The Daily Guardian (Iloilo), Thursday, 21 April 1949

The Descubierta class antisubmarine gunboats Vigía and Atalaya called here yesterday, and are scheduled to depart for Manila on Sunday. They are in the last phase of their training and are due to be fully operational next month.


Saturday, July 13th 2019, 8:22pm

Manila, The American Embassy, Sunday, 24 April 1949

“They’re at it again!”

Commander Trevor Stevens stood on one of the balconies that dotted the façade of the embassy looking up in the sky over the city. For the last week the Philippine authorities had been air displays under the guise of ‘air defense exercises’. He had directed his comment to Major Collin Kelley, the air attache, his counterpart.

“Not another massed flight of bombers?” He grabbed a pair of binoculars from the table and stepped out onto the balcony. In the distance he could see a formation of the Philippine Air Force’s Vampire jet fighter bombers cruising over the city. He focused his attention on the formation and was able to note something unexpected at its rear.

“Good Lord! That’s a Russian MiG interceptor. That intelligence report must be true.”

A report had crossed his desk indicating that the Philippines had acquired the advanced Russian design but there had been no confirmation of it. Well, it could be confirmed now. The MiG was flanked by a Vampire on either flank and as the formation flew above the Malacañan Palace the MiG executed a steep climb, demonstrating its rocket-like climbing ability.



Sunday, July 14th 2019, 6:26pm

Sounds like the Americans are not impressed by those flying Russian cigars. :)


Tuesday, July 16th 2019, 3:09pm

Well so far nobody has any reason to be particularly impressed by the MiG-15. Yes its swept wing and offers good performance, but so far its largely an unknown.
I wonder if Jason was here whether we would have the Sabre to compare with.


Tuesday, July 16th 2019, 4:12pm

Well so far nobody has any reason to be particularly impressed by the MiG-15. Yes its swept wing and offers good performance, but so far its largely an unknown.

Correct. It's not being used in combat anywhere, and Russia isn't advertising its capabilities outside its allies and the two countries that have bought it for export (Bulgaria and the Philippines). Probably the only reason that anyone would pay attention to the MiG-15 at all at the moment is if they've managed to get a hold of Russia's production figures for the aircraft.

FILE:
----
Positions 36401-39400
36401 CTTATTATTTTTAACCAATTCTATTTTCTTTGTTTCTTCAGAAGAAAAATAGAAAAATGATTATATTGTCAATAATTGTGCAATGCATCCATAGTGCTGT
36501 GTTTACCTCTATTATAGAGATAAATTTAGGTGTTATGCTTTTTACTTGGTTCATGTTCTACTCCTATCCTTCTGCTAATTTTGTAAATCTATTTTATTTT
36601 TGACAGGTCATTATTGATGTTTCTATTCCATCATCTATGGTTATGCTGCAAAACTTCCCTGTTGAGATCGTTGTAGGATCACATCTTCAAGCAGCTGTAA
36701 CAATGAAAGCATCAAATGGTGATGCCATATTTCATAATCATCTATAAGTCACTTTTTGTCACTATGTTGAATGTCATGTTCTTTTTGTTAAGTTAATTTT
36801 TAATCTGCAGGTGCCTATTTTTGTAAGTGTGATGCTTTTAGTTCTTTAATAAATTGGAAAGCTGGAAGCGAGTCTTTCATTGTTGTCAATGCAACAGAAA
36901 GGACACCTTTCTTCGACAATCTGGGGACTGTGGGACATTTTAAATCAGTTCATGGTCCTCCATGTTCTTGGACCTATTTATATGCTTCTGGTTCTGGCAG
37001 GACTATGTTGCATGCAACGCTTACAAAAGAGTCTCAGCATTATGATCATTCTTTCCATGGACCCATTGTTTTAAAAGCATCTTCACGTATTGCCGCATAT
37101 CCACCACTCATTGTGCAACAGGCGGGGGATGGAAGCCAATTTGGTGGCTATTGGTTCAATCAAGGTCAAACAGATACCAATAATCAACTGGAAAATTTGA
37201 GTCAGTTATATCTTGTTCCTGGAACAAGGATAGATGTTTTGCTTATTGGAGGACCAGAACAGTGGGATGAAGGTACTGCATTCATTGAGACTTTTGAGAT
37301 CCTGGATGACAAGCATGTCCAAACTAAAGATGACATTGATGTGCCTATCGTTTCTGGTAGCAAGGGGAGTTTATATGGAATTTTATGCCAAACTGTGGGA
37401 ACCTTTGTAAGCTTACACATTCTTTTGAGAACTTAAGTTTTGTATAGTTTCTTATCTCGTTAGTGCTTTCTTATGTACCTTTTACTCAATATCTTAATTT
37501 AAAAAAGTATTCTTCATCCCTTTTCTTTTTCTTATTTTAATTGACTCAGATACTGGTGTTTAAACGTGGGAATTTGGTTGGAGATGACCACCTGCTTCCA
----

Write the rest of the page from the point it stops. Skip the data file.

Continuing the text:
It's worth noting that the Germans (and Russians) also have the Bf329, which is a very similar aircraft, and it probably would receive more press in Wesworld than the MiG-15. This presumes that we don't end up with a MiG Alley somewhere, of course.


Tuesday, July 16th 2019, 4:35pm

Whether the historical F-86 Sabre might have been developed in the US by this time is an interesting question. Given the general stasis of the US, I think it would be wrong to assume so, with caveats.

Germany has shared jet engine technology with the US, so a US jet fighter program is not beyond belief. The question would be which direction would it have taken? Before answering that, I will affirm that Germany has not (yet) shared swept-wing data with the US; the Bf329 making its appearance after the last documented German-US exchange.

Possible directions?

1 - The historical P-59 - certainly possible, even probable, the P-39 airframe lending itself to conversion
2 - The historical P-80 - also possible, and certainly a design with greater promise
3 - The historical P-84/F-84 - maybe; depending how the Republic development line went without Seversky. I obtained from Jason her mission to use the image of the F-84 to illustrate the Fw340
4 - The historical P-86/F-86 - IMHO the Americans ought not be considered incapable of its development, just maybe not so fast.
5 - Then there are the historical F-87 and F-89 designs. At this point in time, there is no reason that they might not be in the works.


Tuesday, July 16th 2019, 4:54pm

I don't think it ended up in the encyclopedia, but Jason did firmly say that both the P-59 and P-80 made their appearance in the USAAF.


Tuesday, July 16th 2019, 7:08pm

I don't think it ended up in the encyclopedia, but Jason did firmly say that both the P-59 and P-80 made their appearance in the USAAF.

I cannot remember that in particular (though a search would no doubt disclose it) but it makes sense.


Wednesday, July 17th 2019, 9:35am

A quick search revealed one post by Jason:…0177#post140177

So it would seem that the F-86 would be in flying in prototype form now.
Given the USA has been NPC for a while now, and the different timeline, its export footprint is rather smaller than OTL, for example no P-80s have appeared outside the USA. So its probably unlikely that MiG versus Sabre will happen in WW.


Wednesday, July 17th 2019, 1:26pm

Thanks for posting that, which answers the question.